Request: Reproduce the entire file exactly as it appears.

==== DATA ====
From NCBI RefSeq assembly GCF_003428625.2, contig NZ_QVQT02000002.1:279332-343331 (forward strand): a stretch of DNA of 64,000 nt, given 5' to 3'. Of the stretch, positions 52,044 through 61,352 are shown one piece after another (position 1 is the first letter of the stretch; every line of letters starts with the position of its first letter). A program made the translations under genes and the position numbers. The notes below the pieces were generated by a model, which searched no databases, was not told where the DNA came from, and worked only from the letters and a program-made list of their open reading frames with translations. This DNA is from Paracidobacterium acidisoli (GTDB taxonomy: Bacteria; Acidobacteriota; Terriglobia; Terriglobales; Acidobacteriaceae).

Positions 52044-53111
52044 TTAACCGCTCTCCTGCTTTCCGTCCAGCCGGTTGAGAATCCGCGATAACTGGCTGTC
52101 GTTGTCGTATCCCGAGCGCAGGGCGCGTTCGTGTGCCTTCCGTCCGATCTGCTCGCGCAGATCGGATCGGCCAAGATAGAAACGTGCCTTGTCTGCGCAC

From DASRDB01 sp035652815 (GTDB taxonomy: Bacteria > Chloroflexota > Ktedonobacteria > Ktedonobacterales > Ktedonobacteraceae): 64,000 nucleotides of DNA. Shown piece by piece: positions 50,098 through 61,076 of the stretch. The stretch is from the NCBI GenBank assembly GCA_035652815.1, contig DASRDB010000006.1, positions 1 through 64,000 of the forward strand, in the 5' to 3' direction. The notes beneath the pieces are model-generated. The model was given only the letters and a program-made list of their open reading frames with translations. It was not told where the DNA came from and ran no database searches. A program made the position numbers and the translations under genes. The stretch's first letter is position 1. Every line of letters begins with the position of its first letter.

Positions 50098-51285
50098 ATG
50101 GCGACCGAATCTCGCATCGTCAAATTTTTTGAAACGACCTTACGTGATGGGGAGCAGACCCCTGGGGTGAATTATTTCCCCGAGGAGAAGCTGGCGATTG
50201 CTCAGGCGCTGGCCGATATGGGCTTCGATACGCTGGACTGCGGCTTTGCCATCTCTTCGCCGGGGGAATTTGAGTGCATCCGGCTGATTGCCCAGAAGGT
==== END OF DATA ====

From NCBI RefSeq assembly GCF_003428625.2, contig NZ_QVQT02000002.1:279332-343331 (forward strand): a stretch of DNA of 64,000 nt, given 5' to 3'. Of the stretch, positions 52,044 through 61,352 are shown one piece after another (position 1 is the first letter of the stretch; every line of letters starts with the position of its first letter). A program made the translations under genes and the position numbers. The notes below the pieces were generated by a model, which searched no databases, was not told where the DNA came from, and worked only from the letters and a program-made list of their open reading frames with translations. This DNA is from Paracidobacterium acidisoli (GTDB taxonomy: Bacteria; Acidobacteriota; Terriglobia; Terriglobales; Acidobacteriaceae).

Positions 52044-53111
52044 TTAACCGCTCTCCTGCTTTCCGTCCAGCCGGTTGAGAATCCGCGATAACTGGCTGTC
52101 GTTGTCGTATCCCGAGCGCAGGGCGCGTTCGTGTGCCTTCCGTCCGATCTGCTCGCGCAGATCGGATCGGCCAAGATAGAAACGTGCCTTGTCTGCGCAC

From DASRDB01 sp035652815 (GTDB taxonomy: Bacteria > Chloroflexota > Ktedonobacteria > Ktedonobacterales > Ktedonobacteraceae): 64,000 nucleotides of DNA. Shown piece by piece: positions 50,098 through 61,076 of the stretch. The stretch is from the NCBI GenBank assembly GCA_035652815.1, contig DASRDB010000006.1, positions 1 through 64,000 of the forward strand, in the 5' to 3' direction. The notes beneath the pieces are model-generated. The model was given only the letters and a program-made list of their open reading frames with translations. It was not told where the DNA came from and ran no database searches. A program made the position numbers and the translations under genes. The stretch's first letter is position 1. Every line of letters begins with the position of its first letter.

Positions 50098-51285
50098 ATG
50101 GCGACCGAATCTCGCATCGTCAAATTTTTTGAAACGACCTTACGTGATGGGGAGCAGACCCCTGGGGTGAATTATTTCCCCGAGGAGAAGCTGGCGATTG
50201 CTCAGGCGCTGGCCGATATGGGCTTCGATACGCTGGACTGCGGCTTTGCCATCTCTTCGCCGGGGGAATTTGAGTGCATCCGGCTGATTGCCCAGAAGGT